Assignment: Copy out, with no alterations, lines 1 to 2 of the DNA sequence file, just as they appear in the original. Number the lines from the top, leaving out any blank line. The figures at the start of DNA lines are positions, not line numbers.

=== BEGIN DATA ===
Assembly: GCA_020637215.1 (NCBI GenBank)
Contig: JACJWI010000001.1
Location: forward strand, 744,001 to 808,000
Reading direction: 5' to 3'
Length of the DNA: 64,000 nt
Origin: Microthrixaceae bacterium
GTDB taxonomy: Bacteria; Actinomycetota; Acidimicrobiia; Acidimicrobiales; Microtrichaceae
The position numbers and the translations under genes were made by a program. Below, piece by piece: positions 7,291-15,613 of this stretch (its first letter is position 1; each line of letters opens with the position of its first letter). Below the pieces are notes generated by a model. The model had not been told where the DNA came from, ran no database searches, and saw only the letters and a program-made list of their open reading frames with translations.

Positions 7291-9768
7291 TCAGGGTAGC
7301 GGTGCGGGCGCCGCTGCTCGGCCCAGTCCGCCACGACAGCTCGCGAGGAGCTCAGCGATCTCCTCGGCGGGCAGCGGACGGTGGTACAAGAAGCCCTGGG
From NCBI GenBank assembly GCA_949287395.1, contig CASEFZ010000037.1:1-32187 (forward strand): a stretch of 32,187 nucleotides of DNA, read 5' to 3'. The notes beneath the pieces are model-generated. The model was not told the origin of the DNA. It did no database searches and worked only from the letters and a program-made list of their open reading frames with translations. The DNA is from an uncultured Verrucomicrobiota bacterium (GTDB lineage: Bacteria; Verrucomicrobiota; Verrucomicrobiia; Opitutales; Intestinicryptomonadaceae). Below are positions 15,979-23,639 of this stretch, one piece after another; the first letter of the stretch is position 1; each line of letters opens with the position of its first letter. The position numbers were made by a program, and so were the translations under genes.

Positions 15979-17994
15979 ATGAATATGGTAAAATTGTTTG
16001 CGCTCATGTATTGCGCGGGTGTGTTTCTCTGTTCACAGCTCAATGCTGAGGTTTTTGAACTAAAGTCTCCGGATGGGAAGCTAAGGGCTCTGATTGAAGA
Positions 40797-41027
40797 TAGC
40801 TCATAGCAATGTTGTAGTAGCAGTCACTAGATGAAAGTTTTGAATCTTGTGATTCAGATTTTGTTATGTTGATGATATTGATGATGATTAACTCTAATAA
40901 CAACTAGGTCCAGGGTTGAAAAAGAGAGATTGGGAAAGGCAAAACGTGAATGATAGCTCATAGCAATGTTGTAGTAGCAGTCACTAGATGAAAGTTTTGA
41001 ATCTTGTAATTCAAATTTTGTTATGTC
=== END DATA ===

Assembly: GCA_020637215.1 (NCBI GenBank)
Contig: JACJWI010000001.1